Seward Co-op plans for second store run into questions of race, class and food justice

Photo by Ed Kohler, published under Creative Commons license

“Will the store cause a rise in rents?" one community resident asked during the July public meeting about Seward Community Co-op's plan to open a store across from Sabathani Community Center. At the heart of the discussion were questions about race, class and food justice. How can Seward Co-op serve a community that is primarily African American and working class while it currently serves a community that is white and middle class? In other words, can a white-led co-op serve a black community?

A few weeks prior to the community meeting, the Bryant community grapevine had gotten news that a local cooperative wanted to expand in the community. This led many in attendance to believe that the motives of those behind the co-op were not well intentioned. A group of Bryant community organizer/activists, At The Roots, began a campaign to engage community residents in the conversation.

FULL DISCLOSURE: LaDonna Redmond works for Seward Co-op as Education and Outreach Coordinator for the Friendship site in the Bryant neighborhood. This is one of a series of articles written as part of her Media Skills Fellowship with the TC Daily Planet:

Seward Co-op plans for second store run into questions of race, class and food justice

Friendship Co-op proposal: Opportunity for community or one more white space?

African Americans in the Twin Cities co-op movement

Historical background of African American cooperatives

Seward Community Co-op's partnership with the Carrot Initiative, a group of Central/Bryant residents who have been trying to recruit a store to locate in the local community, created some controversy. This partnership between the two entities seemed to add another layer of confusion to the proposed store. Other community groups suspected the Carrot Initiative members of having a hidden agenda to redevelop the community and push current residents out of the neighborhood.

More than 200 community residents braved the July heat to discuss the expansion of the Seward Community Co-op into the Bryant community. At the center of the firestorm was Seward Co-op, trying to explain the co-op model and the scope of the proposed project and to answer community concerns that ranged from gentrification to systemic racism.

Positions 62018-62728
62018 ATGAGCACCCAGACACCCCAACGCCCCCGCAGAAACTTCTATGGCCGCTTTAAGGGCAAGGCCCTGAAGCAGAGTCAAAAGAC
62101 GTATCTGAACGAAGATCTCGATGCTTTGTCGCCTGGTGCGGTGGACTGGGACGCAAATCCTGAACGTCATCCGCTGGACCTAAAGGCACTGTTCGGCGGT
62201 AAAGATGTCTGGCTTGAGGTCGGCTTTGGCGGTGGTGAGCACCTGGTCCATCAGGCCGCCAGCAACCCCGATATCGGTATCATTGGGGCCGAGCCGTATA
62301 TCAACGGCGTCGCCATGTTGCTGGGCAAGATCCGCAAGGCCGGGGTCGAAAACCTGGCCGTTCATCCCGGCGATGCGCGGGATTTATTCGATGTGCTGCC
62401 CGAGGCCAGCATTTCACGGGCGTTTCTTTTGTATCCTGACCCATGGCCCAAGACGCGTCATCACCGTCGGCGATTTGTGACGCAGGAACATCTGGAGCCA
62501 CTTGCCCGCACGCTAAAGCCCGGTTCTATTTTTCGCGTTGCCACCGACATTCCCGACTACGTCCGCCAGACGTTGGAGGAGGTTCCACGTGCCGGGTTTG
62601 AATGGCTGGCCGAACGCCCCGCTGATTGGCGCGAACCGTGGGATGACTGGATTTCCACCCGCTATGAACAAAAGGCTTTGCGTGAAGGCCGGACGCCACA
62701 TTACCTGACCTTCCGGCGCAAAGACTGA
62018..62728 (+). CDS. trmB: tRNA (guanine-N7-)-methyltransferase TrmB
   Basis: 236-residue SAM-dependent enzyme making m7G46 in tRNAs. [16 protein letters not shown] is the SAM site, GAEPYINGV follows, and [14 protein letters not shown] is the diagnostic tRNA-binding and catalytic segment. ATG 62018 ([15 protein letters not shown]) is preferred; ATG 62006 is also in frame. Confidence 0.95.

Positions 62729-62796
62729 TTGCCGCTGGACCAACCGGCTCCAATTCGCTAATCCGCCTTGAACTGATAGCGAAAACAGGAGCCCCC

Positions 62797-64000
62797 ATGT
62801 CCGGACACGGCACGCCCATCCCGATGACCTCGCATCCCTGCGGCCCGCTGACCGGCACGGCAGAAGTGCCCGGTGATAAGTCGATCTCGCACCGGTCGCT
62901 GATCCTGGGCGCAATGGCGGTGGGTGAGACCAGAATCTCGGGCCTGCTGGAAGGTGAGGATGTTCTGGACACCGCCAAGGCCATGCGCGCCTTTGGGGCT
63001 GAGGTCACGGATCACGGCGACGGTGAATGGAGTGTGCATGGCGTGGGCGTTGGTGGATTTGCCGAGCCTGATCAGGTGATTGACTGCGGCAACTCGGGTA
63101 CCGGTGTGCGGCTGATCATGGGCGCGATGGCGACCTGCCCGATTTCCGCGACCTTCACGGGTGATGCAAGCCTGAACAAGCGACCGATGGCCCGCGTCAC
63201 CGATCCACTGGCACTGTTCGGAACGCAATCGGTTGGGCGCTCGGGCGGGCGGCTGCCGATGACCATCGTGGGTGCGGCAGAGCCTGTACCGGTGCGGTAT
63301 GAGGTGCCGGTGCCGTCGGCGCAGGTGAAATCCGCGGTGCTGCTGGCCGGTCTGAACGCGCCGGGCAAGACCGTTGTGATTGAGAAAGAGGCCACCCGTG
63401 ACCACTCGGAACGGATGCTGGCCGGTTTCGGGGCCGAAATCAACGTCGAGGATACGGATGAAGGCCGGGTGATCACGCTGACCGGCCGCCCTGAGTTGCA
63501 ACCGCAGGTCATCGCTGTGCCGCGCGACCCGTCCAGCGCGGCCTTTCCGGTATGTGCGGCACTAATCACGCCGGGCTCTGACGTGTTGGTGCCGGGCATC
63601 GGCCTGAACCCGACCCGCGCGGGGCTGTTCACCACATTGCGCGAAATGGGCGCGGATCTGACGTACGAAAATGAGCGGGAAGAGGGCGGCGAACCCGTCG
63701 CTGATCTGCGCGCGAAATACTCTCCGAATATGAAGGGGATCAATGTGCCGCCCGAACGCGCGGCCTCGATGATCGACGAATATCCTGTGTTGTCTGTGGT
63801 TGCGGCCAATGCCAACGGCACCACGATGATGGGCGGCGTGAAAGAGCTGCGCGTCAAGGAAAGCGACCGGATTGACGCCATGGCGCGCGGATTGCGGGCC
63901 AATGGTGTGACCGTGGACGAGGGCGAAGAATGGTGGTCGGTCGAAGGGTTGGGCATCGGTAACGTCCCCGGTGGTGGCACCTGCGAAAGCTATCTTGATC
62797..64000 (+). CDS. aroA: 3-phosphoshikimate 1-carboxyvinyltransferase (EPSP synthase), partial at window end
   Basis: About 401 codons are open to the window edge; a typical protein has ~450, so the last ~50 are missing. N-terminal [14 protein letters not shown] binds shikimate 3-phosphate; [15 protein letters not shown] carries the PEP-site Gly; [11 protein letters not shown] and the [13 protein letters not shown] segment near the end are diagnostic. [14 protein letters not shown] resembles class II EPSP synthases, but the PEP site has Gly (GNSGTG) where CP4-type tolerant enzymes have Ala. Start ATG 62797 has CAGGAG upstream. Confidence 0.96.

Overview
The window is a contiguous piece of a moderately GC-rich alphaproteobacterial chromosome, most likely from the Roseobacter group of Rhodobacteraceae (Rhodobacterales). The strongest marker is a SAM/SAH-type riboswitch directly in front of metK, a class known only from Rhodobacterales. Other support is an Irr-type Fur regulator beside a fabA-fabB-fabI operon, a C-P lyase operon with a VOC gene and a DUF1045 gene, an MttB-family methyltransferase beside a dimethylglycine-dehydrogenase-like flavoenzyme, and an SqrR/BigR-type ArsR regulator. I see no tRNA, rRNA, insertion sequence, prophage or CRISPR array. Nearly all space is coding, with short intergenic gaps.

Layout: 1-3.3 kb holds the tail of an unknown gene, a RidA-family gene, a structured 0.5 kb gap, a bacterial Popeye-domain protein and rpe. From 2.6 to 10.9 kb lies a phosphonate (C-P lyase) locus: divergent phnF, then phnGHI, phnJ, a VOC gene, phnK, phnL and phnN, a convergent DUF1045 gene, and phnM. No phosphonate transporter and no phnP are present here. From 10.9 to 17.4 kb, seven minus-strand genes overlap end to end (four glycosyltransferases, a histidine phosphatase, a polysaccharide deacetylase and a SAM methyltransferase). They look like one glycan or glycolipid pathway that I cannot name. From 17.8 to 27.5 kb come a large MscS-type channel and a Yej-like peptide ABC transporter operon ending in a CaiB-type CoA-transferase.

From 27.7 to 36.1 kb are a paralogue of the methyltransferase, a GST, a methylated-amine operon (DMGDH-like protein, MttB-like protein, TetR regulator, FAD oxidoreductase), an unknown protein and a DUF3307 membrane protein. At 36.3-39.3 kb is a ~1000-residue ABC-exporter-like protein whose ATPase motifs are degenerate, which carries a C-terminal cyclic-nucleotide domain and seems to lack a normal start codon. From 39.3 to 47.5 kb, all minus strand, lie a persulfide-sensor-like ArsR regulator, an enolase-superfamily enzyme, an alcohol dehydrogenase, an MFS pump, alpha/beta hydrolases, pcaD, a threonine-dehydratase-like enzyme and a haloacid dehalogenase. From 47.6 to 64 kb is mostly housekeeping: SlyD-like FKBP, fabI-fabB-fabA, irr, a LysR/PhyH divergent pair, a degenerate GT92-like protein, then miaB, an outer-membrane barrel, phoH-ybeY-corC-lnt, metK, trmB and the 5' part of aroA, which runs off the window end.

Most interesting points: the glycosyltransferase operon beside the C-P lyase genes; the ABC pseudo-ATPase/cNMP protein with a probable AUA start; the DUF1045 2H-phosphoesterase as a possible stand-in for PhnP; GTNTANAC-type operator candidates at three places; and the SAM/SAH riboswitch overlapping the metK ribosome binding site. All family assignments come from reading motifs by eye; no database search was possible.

Far from having the deal closed to build the co-op in the Bryant community, Seward leadership had to quickly figure out how to navigate the firestorm. Comments from community residents ranged from supportive to skeptical.

Seward Community Co-op is a 40-year-old co-operative that has expanded four times, along Franklin Avenue, within its operating history. Seward Community Co-op serves 11,000 households that live across the Twin Cities. Seward is ranked third in sales volume among co-ops nationally.

Currently, Seward Co-op is located on 28th and Franklin, in the Seward neighborhood of Minneapolis. The population of the Seward neighborhood in the 2010 U.S. Census was 7,308. The neighborhood population is 55 percent white and 33 percent black. The poverty level was 26 percent in 2005-2009.

Seward Co-op is proposing a to build a store in the Bryant community. Some 2,833 people live in Bryant, according to the 2010 U.S. Census. The African American population accounts for 33 percent of the residents. The white population is at 30 percent of the population. The neighborhood's Latino population is at 28 percent. The poverty level in 2005-2009 was 40 percent.

Related: Community residents want to be heard, not 'saved' by new Seward Co-op in South Minneapolis (Alexa Horwart, 2013)

Reporting for this article supported in part by Bush Foundation.

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  • The co-ops have gotten to be a very expensive place to meet basic food needs. I would like to see some model for price comparisons, especially since this is a neighborhood with 40 percent poverty. This could be a real way of engaging people in the neighborhood. How does where you/we shop now compare to the co-op? What are other food advantages? Fresh? Bulk purchasing? Organic? The co-ops have gone big into deli and meats. Will these be cost effective? - by Neala Schleuning on Mon, 11/11/2013 - 11:33am
  • Well when neighborhoods develop successful businesses it can of course increase property rates. That's kind of a simple economic fact. But if Seward can work towords a cooperative model that is truly community centered I see this potentially being very good for the community and the coop itself. Good food that is culturally appropriate and safe and healthy is he ideal that isn't often reached. Costs make "junk food" cheaper per calorie then any vegetable or whole grain or good quality local meat or natural dairy product. But it seems paranoid to me to imagine that the carrot initiative is somehow trying to get people out f the neighborhood. I've been following their work and they sound genuine. - by Emily Lauer on Mon, 11/11/2013 - 11:41am
  • People of color get to have a voice as it relates to community development in THEIR communities. To leave black and brown people out of the conversation is inherently RACIST. When people take responsibility for their actions of exclusion progress can take place... However, most often this complacent behavior only adds to the challenges related to creating a basis of communal connection and growth of an organic community. - by Harry Ford on Mon, 11/11/2013 - 10:41am
  • I love watching Progressives get windmilled with their own petard. - by Shelley Leeson on Mon, 11/11/2013 - 1:28am

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LaDonna Redmond's picture
LaDonna Redmond